Nightbreed is set in Calgary and follows Aaron Boone (Craig Sheffer), a man consumed by dreams of a city of monsters called Midian. His girlfriend, Lori (Anne Bobby), asks him to visit a psychotherapist, Decker (David Cronenberg), who is secretly a serial killer who seeks to pin his crimes on Boone. Decker’s scheme is derailed as an injured Boone encounters a man named Narcisse (Hugh Ross), who also knows something of Midian. Soon, Boone finds himself on a journey to Midian, where he may share a vital connection with the monstrous residents, while Decker and Lori seek him out.
Nightbreed, this restored version, at least, is one of those rare horror epics where the scope is so much bigger than a madman hacking up teens. There is a real sense of texture in the setting and a sense that there is so much more story to tell. The theatrical cut of the film featured a bit of that, but it took the ardent desire of fans to restore the film as closely to Barker’s intent to make these elements clear. The film’s story is good, but it does suffer from the feeling of being the first act of a longer, more complicated story, the resolution being a tease for an adventure ahead that we’ll likely never see. This ultimately leaves the film feeling a little empty in that regard.
Simultaneously, though, there is also so much going on in the film that can feel a bit crowded, and significant moments come off as more confusing or puzzling rather than beats in a larger conflict. The introduction of the Berserkers in the film’s third act, coupled with the motivations of the deity Baphomet, is an excellent example of this. There is something more to it, but the film just does not have the run time to devote to developing these angles. So too with the various forces that converge on Midian. The local police, almost sweeping in as the film’s true villains, are reduced to a stock and abusive militarized force without a chance to grapple with the implication of Midian and why its presence is so upsetting beyond “they’re different!”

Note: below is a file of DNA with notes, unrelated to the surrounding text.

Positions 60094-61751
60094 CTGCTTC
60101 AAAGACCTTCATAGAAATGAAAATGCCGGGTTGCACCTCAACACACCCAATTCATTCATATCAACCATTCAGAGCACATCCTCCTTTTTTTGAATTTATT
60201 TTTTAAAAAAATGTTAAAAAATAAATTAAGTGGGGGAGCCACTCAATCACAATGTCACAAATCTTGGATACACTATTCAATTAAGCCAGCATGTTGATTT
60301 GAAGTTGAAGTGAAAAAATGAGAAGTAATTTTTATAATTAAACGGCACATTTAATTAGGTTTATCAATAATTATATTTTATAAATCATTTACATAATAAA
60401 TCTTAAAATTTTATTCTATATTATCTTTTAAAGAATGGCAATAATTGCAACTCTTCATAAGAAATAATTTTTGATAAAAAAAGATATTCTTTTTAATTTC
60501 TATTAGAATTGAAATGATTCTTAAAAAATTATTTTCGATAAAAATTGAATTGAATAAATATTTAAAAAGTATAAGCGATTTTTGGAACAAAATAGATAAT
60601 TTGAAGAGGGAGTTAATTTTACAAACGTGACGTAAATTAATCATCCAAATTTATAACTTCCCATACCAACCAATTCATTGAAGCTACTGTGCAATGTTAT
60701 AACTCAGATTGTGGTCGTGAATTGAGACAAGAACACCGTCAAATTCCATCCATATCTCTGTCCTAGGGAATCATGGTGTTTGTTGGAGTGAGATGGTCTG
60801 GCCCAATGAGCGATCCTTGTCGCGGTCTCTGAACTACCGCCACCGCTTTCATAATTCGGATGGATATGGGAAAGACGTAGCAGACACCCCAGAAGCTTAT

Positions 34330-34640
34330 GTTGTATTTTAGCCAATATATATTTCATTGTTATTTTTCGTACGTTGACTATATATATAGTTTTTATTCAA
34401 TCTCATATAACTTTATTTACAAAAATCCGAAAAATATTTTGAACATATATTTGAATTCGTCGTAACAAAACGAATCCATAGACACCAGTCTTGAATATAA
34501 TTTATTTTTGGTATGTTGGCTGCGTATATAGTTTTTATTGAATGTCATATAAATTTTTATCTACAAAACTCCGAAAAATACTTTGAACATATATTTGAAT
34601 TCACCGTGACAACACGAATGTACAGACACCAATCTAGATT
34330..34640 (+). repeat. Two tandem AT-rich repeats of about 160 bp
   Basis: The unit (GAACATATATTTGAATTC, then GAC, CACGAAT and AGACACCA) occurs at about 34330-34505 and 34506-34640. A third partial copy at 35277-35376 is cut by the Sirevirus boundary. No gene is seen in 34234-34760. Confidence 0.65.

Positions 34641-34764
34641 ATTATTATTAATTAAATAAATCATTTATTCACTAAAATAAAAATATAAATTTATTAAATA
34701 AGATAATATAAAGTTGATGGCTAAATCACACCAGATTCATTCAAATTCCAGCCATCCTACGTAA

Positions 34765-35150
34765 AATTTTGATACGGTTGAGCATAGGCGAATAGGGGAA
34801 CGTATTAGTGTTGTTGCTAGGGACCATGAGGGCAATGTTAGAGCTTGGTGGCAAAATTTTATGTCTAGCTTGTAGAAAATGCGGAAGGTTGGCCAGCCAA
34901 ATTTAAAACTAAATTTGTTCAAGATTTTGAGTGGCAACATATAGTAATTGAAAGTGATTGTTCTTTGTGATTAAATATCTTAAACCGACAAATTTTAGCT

If there were ever a story needing a streaming series adaptation, perhaps Nightbreed is the best choice.
I’ve spent a lot of time here discussing the film’s story, but that is because this film has something genuinely incredible that another take can bring to the surface. The rest of the elements in the movie are excellent, however. But they are a lot like a fresh coat of paint on a crumbling wall: the issues at the story’s heart persist, despite the technical and performance achievements. The film looks fantastic. The rich, gothic set designs, elaborate matte paintings, and detailed sets create an epic underground look. The Danny Elfman score is also equally epic.
The acting is excellent across the board. Craig Sheffer and Anne Bobby are effective as somewhat doomed lovers but could have had far more to sink their teeth into. What they do have works, however. However, the critical performance in all of this is David Cronenberg playing a sadistic masked killer. While his role would ultimately confuse the studio into thinking Nightbreed was a slasher, we can partially forgive them as Cronenberg is magnetic. Between his sinister plotting, disaffected personality, and masked presence, he is one of the more unique slashers introduced to film. It is enjoyable to watch his character change his goals and embrace the absurdity of the presence of a city of monsters under a graveyard. Cronenberg’s Dr. Decker is a chaos agent.